Anadromous fishes such as steelhead trout, Oncorhynchus mykiss, are exposed to a suite of infectious agents and migratory challenges during their freshwater migrations. We assessed infectious agent load and richness and immune system gene expression in gill tissue of Bulkley River (British Columbia, CA) steelhead captured at and upstream of a migratory barrier to evaluate whether infectious burdens impacted migration success. We further considered the potential influences of water temperature, sex and fish size on host infectious agents and transcription profiles. There were eight infectious agents detected in steelhead gill tissue, with high prevalence of the bacteria Candidatus Branchiomonas cysticola (80%) and Flavobacterium psychrophilum (95%) and the microparasite Sphaerothecum destruens (53%). Fish sampled at the falls had significantly greater relative loads of Ca. B. cysticola and F. psychrophilum, higher infectious agent richness and differential gene expression compared to fish captured upstream. Flavobacterium psychrophilum was only associated with immune gene expression (particularly humoral immunity) of fish sampled at the falls, while water temperature was positively correlated with genes involved in the complement system, metabolic stress and oxidative stress for fish captured upstream. This work highlights interesting differences in agent-host interactions across fisheries and suggests that hydraulic barriers may reduce the passage of fish with the heaviest infectious agent burdens, emphasizing the selective role of areas of difficult passage. Further, this work expands our knowledge of infectious agent prevalence in wild salmonids and provides insight into the relationships between infectious agents and host physiology.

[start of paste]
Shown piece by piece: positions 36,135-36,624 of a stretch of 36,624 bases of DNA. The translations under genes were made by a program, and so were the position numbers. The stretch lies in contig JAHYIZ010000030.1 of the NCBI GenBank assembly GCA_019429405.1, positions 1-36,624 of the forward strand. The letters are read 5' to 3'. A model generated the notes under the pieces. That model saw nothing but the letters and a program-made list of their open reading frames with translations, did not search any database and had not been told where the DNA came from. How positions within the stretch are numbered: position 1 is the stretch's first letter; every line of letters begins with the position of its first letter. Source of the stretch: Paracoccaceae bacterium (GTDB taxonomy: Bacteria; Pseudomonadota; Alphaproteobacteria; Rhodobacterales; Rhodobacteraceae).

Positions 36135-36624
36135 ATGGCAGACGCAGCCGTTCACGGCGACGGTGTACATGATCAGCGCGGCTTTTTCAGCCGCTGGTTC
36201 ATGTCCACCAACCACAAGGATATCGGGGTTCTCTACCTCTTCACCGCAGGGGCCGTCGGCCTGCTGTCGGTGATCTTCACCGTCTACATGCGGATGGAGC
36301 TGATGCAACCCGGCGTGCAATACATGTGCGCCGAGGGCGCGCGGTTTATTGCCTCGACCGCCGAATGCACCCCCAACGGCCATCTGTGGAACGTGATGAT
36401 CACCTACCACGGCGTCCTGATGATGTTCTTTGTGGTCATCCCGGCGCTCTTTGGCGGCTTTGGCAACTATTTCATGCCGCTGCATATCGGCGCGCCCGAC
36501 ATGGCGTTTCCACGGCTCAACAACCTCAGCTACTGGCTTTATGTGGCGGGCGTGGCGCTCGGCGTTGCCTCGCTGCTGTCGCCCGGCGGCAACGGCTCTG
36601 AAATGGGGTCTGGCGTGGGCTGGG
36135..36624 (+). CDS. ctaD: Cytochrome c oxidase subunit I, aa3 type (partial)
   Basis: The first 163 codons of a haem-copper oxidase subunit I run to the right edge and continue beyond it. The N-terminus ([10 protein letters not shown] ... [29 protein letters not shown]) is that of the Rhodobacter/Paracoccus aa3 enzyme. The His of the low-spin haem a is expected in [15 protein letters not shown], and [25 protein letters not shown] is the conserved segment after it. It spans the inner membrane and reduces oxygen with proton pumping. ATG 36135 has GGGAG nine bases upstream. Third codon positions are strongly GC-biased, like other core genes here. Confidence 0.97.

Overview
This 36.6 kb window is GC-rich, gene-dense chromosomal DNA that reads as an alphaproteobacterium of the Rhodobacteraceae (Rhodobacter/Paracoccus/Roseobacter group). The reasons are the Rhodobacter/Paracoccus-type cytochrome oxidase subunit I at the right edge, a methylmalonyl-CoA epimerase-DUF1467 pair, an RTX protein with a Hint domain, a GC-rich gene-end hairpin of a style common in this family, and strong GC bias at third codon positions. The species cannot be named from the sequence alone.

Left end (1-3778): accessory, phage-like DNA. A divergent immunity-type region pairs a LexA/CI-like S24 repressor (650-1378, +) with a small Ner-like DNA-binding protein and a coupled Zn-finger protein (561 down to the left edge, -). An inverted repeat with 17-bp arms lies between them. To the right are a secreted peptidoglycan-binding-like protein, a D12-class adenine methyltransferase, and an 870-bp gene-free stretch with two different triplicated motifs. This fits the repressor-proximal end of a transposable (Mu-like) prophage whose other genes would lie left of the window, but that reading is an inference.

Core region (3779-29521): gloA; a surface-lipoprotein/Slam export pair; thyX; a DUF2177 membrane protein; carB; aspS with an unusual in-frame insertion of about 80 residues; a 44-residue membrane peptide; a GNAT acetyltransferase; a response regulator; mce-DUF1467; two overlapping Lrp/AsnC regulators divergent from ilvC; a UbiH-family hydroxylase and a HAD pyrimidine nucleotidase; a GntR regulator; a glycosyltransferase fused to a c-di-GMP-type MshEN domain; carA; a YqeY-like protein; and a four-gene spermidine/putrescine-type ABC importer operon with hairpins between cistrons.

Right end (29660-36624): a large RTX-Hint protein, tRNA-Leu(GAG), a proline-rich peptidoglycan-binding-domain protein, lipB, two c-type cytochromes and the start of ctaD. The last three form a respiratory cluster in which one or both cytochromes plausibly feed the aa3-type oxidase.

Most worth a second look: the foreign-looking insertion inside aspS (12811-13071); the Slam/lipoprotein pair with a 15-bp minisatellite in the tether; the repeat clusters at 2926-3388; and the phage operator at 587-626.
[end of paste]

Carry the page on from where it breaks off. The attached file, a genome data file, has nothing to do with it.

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Keywords Adult, disease, microbes, rainbow trout, salmon, spawning
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Journal Conservation Physiology
Twardek, W.M. (W. M.), Chapman, J.M. (J. M.), Miller, K.M. (K. M.), Beere, M.C. (M. C.), Li, S. (S), Kaukinen, K.H. (K. H.), … Cooke, S.J. (2019). Evidence of a hydraulically challenging reach serving as a barrier for the upstream migration of infection-burdened adult steelhead. Conservation Physiology, 7(1). doi:10.1093/conphys/coz023